Information minister says the people will decide their own future, calling Gaddafi a “safety valve” for unity in Libya.
|Libya’s government says it is ready to negotiate reforms, such as elections or a referendum [AFP]|
A diplomatic push by Muammar Gaddafi’s regime to end the country’s conflict has run into trouble as the opposition said it rejected any proposal that would leave the Libyan leader or his sons in power.
“This war has shown everyone and the world that Gaddafi’s sons are no different from him,” Iman Bughaigis, the opposition spokeswoman, said in Benghazi. “They are two sides of the same coin.”
“Gaddafi has been waging a war on our people with the help of his sons’ militias and mercenaries, so we see no difference between them. There is no way to negotiate with this regime.”
The New York Times reported on Monday that Saif al-Islam and Saadi Gaddafi, two of the Libyan leader’s sons, have created their own plan to remove their father from power amicably and negotiate an end to the conflict.
However, US officials said they had no information about a plan involving Gaddafi transferring power to one of his sons.
“Ultimately it’s not something that the US needs to decide,” Mark Toner, the state department spokesman, said.
He also indicated that the US was not yet ready to recognise the Libyan opposition, though he said “we continue to advise them and communicate with them regularly”.
Turkey had previously suggested that Gaddafi step down after appointing a transitional figure who can begin a reconciliation process.
Meanwhile, Turkish officials, seeking to broker a ceasefire in Libya’s civil war, said on Tuesday there was no breakthrough in sight with the two sides disagreeing over whether Gaddafi should stay or go.
Ahmet Davutoglu, the Turkish foreign minister, met an envoy from Gaddafi’s government on Monday to talk through broad conditions for a ceasefire and political solution to the conflict, while a delegation from the rebel side is expected to visit Ankara in the coming days for similar discussions.
“Both sides have a rigid stance,” a Turkish foreign ministry official said.
“One side, the opposition, is insisting that Gaddafi should go. The other side is saying Gaddafi should stay. So there is no breakthrough yet.”
At the UN’s headquarters in New York, Abdelilah al-Khatib, the secretary-general’s special envoy to Libya, who visited Tripoli on March 31 and Benghazi on April 1, said that Libyan authorities were willing to accept a ceasefire.
Al-Khatib told the Security Council that Mustafa Abdul-Jalil, the opposition leader, insisted that Gaddafi first must leave, his forces must withdraw and the Libyan people must be allowed to express their opinions freely – conditions the government rejected.
Ready to negotiate
On Monday, a government spokesperson said the Libyan government is ready to negotiate reforms, such as elections or a referendum, but only its own people can decide whether Gaddafi should stay on as leader.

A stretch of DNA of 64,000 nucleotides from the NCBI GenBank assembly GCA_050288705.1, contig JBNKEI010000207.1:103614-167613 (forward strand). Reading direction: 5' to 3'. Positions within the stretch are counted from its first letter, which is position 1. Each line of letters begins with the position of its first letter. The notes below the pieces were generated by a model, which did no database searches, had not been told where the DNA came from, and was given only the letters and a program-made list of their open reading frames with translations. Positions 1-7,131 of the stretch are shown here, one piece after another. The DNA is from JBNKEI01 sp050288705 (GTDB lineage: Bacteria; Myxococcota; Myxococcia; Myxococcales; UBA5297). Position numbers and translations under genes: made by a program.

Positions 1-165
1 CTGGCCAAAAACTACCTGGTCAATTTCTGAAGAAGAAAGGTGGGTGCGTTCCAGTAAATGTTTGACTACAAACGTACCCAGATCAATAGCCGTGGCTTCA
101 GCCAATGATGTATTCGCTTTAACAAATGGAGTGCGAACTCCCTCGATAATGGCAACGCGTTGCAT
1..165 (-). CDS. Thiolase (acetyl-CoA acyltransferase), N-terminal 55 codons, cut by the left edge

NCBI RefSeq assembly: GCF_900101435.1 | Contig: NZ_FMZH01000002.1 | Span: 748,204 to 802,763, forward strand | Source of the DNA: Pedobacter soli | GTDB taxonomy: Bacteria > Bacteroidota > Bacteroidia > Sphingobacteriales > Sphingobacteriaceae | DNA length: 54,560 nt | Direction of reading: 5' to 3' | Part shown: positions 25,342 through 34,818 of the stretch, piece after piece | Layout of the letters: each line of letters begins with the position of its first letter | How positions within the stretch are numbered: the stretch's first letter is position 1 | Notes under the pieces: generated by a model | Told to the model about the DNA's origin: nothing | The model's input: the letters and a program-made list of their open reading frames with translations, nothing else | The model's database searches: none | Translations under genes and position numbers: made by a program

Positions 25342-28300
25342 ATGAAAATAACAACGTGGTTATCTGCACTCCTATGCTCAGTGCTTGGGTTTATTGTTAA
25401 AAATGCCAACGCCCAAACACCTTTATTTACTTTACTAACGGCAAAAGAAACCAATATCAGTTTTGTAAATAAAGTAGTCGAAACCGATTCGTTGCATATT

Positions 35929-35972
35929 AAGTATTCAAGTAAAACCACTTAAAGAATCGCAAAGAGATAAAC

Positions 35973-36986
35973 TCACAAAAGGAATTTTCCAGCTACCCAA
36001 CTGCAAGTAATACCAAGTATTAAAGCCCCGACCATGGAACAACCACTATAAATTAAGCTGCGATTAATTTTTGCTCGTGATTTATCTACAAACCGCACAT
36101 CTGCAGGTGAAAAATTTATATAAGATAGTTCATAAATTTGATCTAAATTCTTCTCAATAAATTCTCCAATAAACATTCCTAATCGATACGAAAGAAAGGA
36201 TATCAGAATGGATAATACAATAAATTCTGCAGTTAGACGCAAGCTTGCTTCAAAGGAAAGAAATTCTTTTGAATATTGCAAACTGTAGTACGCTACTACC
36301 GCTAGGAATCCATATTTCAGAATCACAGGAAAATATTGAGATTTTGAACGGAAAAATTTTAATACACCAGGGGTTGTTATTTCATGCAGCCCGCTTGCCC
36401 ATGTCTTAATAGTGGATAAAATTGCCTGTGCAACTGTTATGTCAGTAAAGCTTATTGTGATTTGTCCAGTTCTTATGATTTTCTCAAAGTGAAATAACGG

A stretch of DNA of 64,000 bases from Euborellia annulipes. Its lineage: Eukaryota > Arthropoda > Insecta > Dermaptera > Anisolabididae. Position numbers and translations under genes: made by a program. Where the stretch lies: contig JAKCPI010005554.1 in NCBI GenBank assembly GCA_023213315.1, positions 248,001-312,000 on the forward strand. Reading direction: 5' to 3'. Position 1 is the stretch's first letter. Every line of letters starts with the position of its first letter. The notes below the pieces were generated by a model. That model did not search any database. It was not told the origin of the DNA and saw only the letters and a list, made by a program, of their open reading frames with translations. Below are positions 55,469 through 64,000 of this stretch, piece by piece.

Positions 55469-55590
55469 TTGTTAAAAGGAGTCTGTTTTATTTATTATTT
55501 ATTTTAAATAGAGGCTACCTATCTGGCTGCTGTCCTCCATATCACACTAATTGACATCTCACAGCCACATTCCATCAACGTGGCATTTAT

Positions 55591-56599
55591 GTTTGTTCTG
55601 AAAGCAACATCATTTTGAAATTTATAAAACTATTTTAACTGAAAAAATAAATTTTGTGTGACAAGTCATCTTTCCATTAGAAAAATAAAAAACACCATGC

“We could have any political system, any changes: constitution, election, anything, but the leader has to lead this forward. This is our belief,” Musa Ibrahim, the Libyan information minister, told reporters on Tuesday.
He said no conditions could be imposed on Libya from abroad, even though the country was ready to discuss proposals aimed at bringing more democracy, transparency, press freedom and anti-corruption laws.
“Don’t decide our future from abroad, give us a proposal for change from within,” he said.
Ibrahim described Gaddafi as “the safety valve” for the unity of the country’s tribes and people.
“We think he is very important to lead any transition to a democratic and transparent model.
“The leader has no official position to step down from. … He has a symbolic significance for the Libyan people. How Libya is governed is a different matter. What kind of political system is implemented in the country is a different matter. This is a question we can talk about.”
Ibrahim accused some Western leaders of trying to topple Gaddafi out of personal interest or for economic gain.
“We know there are some politicians in power in the West who just have a personal problem with the leader … Others have economic interests which they think would be served better if the government collapsed.”
He denied allegations that government forces were involved in any attacks against civilians.
African Union calls for ceasefire
The head of the African Union has called for a ceasefire in Libya, saying the conflict in this north African is an internal problem.
Teodoro Obiang Nguema said the conflict in Libya doesn’t merit foreign interference.
Meanwhile, Lawrence Gonzi, the Maltese prime minister, told Abdel Ati al-Obeidi, Libya’s acting foreign minister, that Gaddafi and his family must relinquish power.
Al-Obeidi was in Malta following talks with government officials in Greece and Turkey on ways to end the Libyan conflict.
“The prime minister reiterated the Maltese government’s position that the resolutions of the United Nations must be respected, that the Gaddafi government must step down, that Colonel Gaddafi and his family should leave and there should be an immediate ceasefire and a process to enable the Libyan people to make its democratic choices,” the government said in a statement.
Malta has stayed out of the United Nations-mandated military actions against Tripoli but has sent humanitarian aid to Misurata on trawlers.